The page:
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anti depressants and bipolar disorder


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okay, so hopefully someone has the answer for me.................. ive heard and been reading how bipolars should not be given antideprressents... thoughts?????

This is not a universal truth. While it is true that antidepressants will often have the effect of mania in those with bipolar, this is not always true. For those in whom it is true, it can be avoided often, though not always, but starting a mood stabilizer first and establishing a treatment plan with that type of medication first, to avoid a mood swing into hypo/mania.

Not all bipolars will be sent into hypo/mania by antidepressants alone, and it is not a requirement for being dx'd, something which is a common misonception.

It is prudent, however, to use caution when administering ADs as there is really no way to TELL what will happen, just like with any other med. No guarantees.

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okay, so hopefully someone has the answer for me.................. ive heard and been reading how bipolars should not be given antideprressents... thoughts?????

There are three main "classes" of antidepressants defined by how they work, another by the general shape of the chemicals.

Of these classes of drugs,

"SSRIs" - selective serotonin reuptake inhibitors - work by keeping serotonin in your nerve synapses as long as possible. Somehow, this can end up sending SOME people with bipolar disorder into mania or hypomania if that's the only medication they are on.

"SNRIs" - selective noradrenaline reuptake inhibitors - work by keeping noradrenaline in your nerve synapses as long as possible. Noradrenaline is not serotonin. Period. These few antidepressants may have the best record for relieving bipolar depression without inducing (hypo)mania, but for SOME people that still does happen.

"MAOIs" - monoamine oxidase inhibitors - work by shutting down the enzyme that clears out used neurotransmitters. Because of how they do that, there are special restrictions on diet and medications. They have been used in treating bipolar depression, but they are NOT first-line meds even for depression these days.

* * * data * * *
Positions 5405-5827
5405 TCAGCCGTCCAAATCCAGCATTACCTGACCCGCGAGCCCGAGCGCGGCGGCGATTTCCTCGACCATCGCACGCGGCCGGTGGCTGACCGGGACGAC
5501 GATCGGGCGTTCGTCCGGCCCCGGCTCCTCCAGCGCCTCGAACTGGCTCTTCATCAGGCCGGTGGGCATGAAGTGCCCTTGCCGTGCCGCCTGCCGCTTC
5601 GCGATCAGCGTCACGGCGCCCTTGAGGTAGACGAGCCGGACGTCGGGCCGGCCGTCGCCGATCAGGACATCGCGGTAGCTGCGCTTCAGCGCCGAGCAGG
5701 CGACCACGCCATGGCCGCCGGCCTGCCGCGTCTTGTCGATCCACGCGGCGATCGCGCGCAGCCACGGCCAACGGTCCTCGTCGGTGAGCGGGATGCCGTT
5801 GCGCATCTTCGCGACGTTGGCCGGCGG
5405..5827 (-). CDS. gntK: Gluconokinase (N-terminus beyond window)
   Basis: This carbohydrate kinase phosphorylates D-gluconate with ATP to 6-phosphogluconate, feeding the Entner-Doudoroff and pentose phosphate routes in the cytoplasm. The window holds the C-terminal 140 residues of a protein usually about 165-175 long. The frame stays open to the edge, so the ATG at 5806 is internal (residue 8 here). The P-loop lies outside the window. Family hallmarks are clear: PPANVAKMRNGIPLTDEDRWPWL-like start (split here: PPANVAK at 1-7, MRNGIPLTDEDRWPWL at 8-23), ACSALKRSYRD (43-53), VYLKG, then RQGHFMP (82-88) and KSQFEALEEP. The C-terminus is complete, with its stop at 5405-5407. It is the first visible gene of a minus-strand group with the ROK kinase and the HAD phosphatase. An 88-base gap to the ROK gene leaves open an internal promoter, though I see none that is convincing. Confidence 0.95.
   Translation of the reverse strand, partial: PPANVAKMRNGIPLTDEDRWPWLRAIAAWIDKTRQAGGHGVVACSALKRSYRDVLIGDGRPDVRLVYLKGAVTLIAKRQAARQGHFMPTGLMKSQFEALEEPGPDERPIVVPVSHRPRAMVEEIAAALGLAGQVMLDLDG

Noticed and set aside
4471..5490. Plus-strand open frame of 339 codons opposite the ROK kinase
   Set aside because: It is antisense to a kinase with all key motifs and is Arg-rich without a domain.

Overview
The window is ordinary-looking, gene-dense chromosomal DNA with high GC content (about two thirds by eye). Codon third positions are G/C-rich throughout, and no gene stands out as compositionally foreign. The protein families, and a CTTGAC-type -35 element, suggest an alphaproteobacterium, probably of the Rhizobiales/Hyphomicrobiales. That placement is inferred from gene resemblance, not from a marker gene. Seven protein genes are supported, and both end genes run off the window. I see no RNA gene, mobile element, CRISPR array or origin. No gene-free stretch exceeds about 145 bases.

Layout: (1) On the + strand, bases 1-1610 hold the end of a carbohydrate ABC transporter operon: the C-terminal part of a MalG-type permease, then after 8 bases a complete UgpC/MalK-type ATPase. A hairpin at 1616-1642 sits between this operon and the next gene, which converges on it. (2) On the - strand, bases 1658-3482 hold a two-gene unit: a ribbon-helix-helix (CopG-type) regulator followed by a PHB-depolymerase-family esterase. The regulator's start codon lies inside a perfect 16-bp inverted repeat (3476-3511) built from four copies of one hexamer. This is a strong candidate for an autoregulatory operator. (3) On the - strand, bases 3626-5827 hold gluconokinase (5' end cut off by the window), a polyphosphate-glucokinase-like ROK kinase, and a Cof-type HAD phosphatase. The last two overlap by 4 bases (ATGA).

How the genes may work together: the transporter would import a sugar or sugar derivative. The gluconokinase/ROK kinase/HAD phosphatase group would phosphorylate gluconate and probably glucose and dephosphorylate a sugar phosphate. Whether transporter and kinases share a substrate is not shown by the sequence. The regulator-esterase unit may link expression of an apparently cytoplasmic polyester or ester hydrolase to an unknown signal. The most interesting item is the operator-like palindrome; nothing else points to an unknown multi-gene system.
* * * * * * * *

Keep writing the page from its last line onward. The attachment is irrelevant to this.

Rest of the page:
"TCAs" - tricyclic antidepressants and tetracyclic antidepressants - are defined by how the molecule is drawn on paper. Some are strong enough antihistamines to make Benadryl feel like tap water in comparison, and might be used to cause sleep or even stop/prevent manic episodes. Others function almost just like Prozac. Still others are so activating they get prescribed for ADHD. Some get used for treating chronic pain.

And there are other antidepressants that may combine effects or structures...

Take-home message:

After all the mice are back in their cages, an "antidepressant" is just a drug that's primarily approved for use in relieving depression. That's all the term really means.

If a lay person giving you advice doesn't know or understand that not all ADs are or act like the SSRIs, he just doesn't know what he's talking about - probably repeating he heard from someone who read something somewhere.

If your doctor doesn't care about the difference, it probably isn't safe for him to prescribe an antidepressant to you anyway (some of these meds can be deadly in overdose or in the wrong combinations.)

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There are three main "classes" of antidepressants defined by how they work, another by the general shape of the chemicals.

And yes, I know I skipped over the multiple reuptake inhibitors, a banned dopamine reuptake inhibitor, a serotonin reuptake enhancer, a direct melatonin agonist, various off-label uses and last-ditch meds, and some of the exotic-but-promising ADs being worked on that target other brain chemicals...

... and just for HerrFous, cough syrup!

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